CFPC responds to the development of Medical Aid in Dying legislation

April 14, 2016

(April 14, 2016- Mississauga, ON) The College of Family Physicians of Canada (CFPC) is pleased the federal government is taking steps to define Medical Aid in Dying in advance of the Supreme Court of Canada’s extension of June 6, 2016.

“Our family physician members are already having discussions with patients about end-of-life care including physician assisted death, so federal leadership is critical to providing a legal framework,” said CFPC President, Jennifer Hall, MD, CCFP, FCFP. “What we heard today represents a prudent first step for the government and we look forward to seeing how things unfold during debates.”

The CFPC continues to find ways to support family physicians with respect to questions on physician-assisted dying, issuing a Guide on Ethical Reflection. The CFPC also contributed the family medicine perspective to the work of several groups in preparation of this legislation, including the Special Joint Committee on Physician-Assisted Dying. Further, we asked a group of our members who volunteer to be part of our ePanel, for their opinion on physician-assisted dying. These survey results have helped to guide the CFPC through this complex policy and health care issue. We found that 65% would help competent, consenting dying patients end their life if requested. More than half of this group agreed only if appropriate checks and balances are in place.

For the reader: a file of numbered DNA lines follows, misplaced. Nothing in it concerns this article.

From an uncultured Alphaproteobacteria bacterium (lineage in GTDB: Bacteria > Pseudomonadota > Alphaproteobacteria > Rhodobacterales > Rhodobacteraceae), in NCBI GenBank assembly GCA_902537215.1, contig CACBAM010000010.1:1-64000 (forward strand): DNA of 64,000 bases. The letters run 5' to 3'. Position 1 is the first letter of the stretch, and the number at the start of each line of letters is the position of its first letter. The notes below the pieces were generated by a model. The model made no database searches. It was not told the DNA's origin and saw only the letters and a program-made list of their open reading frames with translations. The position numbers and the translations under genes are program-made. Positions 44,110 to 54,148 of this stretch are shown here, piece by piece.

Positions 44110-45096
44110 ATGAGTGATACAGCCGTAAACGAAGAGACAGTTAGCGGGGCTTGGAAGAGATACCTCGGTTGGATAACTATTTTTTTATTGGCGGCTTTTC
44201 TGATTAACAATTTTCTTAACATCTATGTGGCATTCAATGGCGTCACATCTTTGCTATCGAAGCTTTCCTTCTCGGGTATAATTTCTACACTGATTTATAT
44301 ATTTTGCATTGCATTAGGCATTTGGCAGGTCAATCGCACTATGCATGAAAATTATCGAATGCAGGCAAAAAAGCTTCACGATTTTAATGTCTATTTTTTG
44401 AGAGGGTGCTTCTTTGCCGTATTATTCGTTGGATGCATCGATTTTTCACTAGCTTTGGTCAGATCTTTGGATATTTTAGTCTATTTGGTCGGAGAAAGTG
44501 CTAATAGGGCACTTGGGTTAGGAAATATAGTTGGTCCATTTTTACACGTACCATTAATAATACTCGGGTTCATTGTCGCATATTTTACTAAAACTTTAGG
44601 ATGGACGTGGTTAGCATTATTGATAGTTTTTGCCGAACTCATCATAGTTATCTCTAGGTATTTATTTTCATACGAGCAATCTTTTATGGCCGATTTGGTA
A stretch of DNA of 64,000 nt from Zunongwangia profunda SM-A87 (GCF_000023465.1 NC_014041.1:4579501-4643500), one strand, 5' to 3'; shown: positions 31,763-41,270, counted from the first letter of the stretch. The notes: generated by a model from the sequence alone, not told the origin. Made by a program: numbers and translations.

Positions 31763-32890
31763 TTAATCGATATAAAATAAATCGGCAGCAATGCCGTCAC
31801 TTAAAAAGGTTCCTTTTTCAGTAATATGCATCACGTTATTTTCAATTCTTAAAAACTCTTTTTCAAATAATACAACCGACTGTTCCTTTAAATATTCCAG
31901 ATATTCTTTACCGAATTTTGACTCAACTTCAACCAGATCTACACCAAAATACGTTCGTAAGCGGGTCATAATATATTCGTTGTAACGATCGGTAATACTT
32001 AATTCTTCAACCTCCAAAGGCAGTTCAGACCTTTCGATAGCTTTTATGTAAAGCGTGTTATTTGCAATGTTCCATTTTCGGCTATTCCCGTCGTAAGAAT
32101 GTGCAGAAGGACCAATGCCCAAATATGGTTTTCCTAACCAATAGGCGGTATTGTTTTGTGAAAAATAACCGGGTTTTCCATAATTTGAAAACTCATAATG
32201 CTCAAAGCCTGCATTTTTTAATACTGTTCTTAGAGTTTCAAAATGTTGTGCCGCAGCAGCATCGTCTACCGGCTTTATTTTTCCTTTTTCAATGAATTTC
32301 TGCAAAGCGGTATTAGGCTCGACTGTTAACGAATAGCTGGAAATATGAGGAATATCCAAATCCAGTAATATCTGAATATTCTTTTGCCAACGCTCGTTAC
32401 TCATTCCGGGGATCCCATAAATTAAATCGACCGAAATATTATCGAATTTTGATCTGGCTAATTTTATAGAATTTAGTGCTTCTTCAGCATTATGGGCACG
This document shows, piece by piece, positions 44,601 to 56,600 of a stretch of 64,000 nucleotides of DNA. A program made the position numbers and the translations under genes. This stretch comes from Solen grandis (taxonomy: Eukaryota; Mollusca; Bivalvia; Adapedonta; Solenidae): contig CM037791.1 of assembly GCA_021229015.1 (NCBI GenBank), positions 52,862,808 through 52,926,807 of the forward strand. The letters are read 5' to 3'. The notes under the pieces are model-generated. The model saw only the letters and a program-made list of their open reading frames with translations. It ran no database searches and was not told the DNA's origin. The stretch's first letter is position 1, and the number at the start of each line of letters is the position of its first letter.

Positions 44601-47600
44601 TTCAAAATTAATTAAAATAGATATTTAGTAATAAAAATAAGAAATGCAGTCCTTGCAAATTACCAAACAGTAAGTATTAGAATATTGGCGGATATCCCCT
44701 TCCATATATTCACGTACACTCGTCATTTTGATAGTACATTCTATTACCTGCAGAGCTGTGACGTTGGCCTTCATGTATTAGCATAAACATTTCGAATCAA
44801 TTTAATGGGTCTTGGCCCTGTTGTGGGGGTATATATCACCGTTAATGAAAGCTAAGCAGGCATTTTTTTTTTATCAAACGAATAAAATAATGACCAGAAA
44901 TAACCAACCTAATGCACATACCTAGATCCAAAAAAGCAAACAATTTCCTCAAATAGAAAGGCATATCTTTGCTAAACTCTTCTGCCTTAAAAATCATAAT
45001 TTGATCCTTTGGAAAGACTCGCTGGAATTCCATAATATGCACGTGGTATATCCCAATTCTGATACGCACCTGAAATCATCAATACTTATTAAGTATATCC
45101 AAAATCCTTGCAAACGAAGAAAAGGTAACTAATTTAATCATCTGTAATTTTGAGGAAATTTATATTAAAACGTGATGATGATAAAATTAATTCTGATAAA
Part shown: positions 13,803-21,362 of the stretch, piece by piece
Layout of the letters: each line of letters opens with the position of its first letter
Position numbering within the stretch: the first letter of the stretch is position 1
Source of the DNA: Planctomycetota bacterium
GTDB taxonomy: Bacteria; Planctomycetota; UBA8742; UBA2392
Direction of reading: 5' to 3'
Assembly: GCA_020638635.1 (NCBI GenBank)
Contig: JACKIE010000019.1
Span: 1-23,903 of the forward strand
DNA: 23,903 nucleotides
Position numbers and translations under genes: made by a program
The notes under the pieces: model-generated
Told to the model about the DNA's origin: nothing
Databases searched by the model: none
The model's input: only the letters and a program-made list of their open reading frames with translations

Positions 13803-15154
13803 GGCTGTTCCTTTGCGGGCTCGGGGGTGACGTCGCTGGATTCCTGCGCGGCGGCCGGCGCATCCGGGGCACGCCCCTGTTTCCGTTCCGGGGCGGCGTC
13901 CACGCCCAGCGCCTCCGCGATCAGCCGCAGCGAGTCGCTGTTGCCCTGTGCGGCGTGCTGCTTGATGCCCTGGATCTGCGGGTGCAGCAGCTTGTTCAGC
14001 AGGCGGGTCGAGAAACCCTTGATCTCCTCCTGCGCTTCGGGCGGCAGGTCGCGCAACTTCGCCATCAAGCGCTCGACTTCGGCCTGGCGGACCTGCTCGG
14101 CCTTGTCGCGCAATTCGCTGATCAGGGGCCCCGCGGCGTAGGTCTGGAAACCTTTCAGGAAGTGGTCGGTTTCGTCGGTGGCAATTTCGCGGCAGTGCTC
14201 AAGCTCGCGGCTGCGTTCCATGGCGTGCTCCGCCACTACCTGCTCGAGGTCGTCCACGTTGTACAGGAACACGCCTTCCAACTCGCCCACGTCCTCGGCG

“We look forward to continuing to offer our advice and perspective to the federal government as the legislation takes shape. Clarity of process and resource availability will be crucial for both physicians and their patients as well as an understanding of criteria when providing physician-assisted dying,” adds the CFPC’s Executive Director and CEO, Francine Lemire, MD CM, CCFP, FCFP, CAE. “We are looking for assurances that physician conscientious objection will be considered and balanced with both the rights of the provider and ensuring patients are not abandoned when most vulnerable.”

The CFPC is committed to supporting its members through education and guidance to ensure that there are well-defined universal standards that govern physician-assisted dying. The CFPC also places great importance on the value of palliative care and will continue its work in ensuring high quality palliative care, in addition to comprehensive, continuing family medicine, is available to all in Canada regardless of developments in legislation.

The College of Family Physicians of Canada (CFPC) represents 35,000 members across the country. It is the professional organization responsible for establishing standards for the training, certification and lifelong education of family physicians. The College provides quality services and programs, supports family medicine teaching and research, and advocates on behalf of family physicians and the specialty of family medicine. The CFPC accredits postgraduate family medicine training in Canada’s 17 medical schools.


Susan Monic
Manager, Communications Services
College of Family Physicians of Canada
905-629-0900 ext. 432


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